And I applaud those efforts. But is it really important. Is it important for us to read about these adventures and take notice? Did the owner of the FKT do this to push their own limits, or for a bit of fleeting public recognition? Does it even matter? I guess only each person who attempts a FKT can answer that.


I don’t know the answer to that either. That answer can only be answered by the individual on the trail. Does one see and experience more of nature when hiking 8 miles per day, or 16 miles per day, or 24 miles per day, or even more miles per day? Do they see more detail by walking slower, or do they see more by covering more territory? Do they miss anything by hiking at night (as many FKT’s attempts include)?

Each person needs to establish their own priorities and goals when it comes to wilderness travel. Each of us is different, and our reasons for hiking are probably different.


Some FKT attempts have included minor injuries, sleep deprivation, hallucinations, vomiting, etc. Are these fun things to experience on the trail, or just minor inconveniences along the way to setting a FKT? Is a FKT attempt fun? Do folks who attempt FKT’s really enjoy pain and agony, or is it worth it only if you can stand proud and say you have a FKT? I don’t know that either.


There are a few trails near my house that I hike less frequently than I once did. The reason for this is that they have become popular and crowded. One special trail, the Desert Skyline trail has become a mess. Years ago this was a faint trail, requiring good navigation skills since the trail is not maintained. The Internet and one author together and individually ruined the trail. Now it is attacked by hordes on the weekends, and most sections of the trail are now easy to find and follow – these are the sections that used to be difficult to find – heavy use has changed that. And the sections that used to be easy to follow? Those sections have become difficult due to minions of idiots and morons populating the trail, who cannot follow a simple trail, who cut switch backs, and who make their own trails in order to set some sort of personal record to get to the top.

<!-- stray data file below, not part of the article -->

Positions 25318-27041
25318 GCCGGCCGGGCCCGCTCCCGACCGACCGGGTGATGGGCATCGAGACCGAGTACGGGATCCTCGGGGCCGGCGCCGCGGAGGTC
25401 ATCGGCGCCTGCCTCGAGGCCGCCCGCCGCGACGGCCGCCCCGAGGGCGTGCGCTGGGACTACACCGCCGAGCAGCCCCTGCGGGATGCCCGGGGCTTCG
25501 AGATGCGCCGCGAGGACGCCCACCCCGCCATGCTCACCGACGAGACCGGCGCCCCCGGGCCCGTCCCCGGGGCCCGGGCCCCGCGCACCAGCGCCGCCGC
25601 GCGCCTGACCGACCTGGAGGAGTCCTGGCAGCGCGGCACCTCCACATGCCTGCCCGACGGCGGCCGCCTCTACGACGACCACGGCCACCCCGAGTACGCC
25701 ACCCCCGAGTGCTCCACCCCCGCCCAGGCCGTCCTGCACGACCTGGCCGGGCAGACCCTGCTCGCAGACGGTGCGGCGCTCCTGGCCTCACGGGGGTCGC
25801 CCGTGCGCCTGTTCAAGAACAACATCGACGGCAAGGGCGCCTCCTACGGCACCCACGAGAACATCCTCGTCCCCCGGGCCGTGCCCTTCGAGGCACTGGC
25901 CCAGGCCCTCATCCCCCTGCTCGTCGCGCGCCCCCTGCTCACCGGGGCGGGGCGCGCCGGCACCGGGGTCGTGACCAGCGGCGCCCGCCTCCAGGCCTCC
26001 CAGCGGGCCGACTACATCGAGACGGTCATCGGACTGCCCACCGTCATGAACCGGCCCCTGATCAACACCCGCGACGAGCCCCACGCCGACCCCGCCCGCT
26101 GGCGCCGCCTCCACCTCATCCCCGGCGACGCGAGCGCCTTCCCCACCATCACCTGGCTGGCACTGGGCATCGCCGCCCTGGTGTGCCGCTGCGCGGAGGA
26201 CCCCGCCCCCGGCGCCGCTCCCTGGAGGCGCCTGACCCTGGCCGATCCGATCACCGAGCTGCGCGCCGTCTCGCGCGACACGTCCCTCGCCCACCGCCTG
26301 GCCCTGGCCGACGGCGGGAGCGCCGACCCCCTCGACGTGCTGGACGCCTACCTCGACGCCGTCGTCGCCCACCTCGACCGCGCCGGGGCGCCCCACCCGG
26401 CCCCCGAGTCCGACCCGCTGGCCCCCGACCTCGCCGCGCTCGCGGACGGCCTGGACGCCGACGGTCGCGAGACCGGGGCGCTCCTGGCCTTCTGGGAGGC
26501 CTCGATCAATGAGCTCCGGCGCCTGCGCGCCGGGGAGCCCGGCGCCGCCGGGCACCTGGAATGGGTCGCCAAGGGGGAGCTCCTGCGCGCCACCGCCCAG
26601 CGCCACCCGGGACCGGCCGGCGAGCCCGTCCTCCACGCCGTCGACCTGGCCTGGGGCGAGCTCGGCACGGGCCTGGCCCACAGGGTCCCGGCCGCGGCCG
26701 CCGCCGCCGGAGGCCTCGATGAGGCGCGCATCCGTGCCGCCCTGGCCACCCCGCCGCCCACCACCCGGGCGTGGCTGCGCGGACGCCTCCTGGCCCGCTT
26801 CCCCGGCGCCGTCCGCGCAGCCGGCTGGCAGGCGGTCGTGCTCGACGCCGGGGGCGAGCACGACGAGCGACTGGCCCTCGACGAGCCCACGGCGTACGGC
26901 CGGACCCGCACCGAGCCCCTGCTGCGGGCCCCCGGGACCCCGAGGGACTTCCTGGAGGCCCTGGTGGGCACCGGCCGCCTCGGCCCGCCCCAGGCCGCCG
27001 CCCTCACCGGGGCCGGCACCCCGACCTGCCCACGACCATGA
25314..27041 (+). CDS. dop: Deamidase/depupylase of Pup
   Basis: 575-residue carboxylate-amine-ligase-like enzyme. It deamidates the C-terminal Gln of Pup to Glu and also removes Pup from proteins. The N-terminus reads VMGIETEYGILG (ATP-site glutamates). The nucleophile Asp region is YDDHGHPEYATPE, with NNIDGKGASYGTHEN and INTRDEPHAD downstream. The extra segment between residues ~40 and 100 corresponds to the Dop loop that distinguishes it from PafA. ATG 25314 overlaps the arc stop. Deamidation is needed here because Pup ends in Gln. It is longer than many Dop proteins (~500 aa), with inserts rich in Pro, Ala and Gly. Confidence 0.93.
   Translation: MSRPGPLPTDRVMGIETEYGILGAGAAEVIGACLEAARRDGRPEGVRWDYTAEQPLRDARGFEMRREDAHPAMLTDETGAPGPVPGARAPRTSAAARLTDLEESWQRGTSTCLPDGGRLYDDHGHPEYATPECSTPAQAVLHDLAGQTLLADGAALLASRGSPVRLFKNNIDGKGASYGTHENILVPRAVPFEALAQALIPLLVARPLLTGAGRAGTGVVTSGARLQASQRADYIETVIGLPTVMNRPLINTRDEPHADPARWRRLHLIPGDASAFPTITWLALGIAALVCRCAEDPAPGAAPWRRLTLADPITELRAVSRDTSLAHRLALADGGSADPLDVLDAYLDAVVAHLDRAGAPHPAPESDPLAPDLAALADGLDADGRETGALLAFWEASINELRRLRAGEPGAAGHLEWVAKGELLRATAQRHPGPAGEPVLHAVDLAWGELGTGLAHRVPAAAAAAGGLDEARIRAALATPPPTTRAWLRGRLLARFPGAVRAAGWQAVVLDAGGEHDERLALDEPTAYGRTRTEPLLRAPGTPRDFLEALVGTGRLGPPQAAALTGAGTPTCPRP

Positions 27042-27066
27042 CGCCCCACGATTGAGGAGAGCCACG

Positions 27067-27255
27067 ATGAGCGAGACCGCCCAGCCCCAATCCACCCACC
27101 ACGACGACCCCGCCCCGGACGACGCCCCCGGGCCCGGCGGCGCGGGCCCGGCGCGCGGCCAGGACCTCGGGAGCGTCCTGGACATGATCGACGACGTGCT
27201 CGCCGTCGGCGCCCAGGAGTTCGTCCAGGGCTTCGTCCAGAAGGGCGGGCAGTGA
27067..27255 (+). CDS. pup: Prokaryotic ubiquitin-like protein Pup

The trail has been killed by publicizing it.

My only concern about FKT’s are their rising popularity and the possibility of hordes of “wanna-bes” descending upon wild places and doing damage. The wild places that the wanna-bes would probably not normally visit, but a chance at fleeting glory to own a FKT changes that.

Especially worrisome to me are the FKT folks visiting remote areas that are rarely visited or publicized, which could become popular just for the selfish goal of a FKT; resulting in an area that is no longer remote, necessitating access limitations by government agencies and the implementation permitting personnel and policies.

I am not worried about a bunch of people going out into the wilderness and seriously injuring themselves or dying. That is their choice if they want to put themselves at risk. My only objection would be to use my tax dollars to rescue anyone. It is up to the individual to decide if they have the skill, knowledge, and experience to complete FKT. If they don’t and they die… so be it; just as long as I don’t have to pay to recover their body from the wilderness.


I have hiked a few routes that probably have not been completed by others, at least not in a long time and along the exact same route. These are my secret places that I don’t want to publicize. Oh, other people go to these places, but they are not popular places and need to be kept this way and many do not have trails. So I can claim I was the first to hike the route.

If I have hiked a route no one else has, then it is a Fastest Known Time. All I need to do is document it. The world of the Web will accept it. I will have my day in the sun. I will be famous, even if it is for a fleeting moment, or only in my own mind.

Sorry, I’ll pass on this fame and glory. It’s silly. I don’t have a FKT List to publish.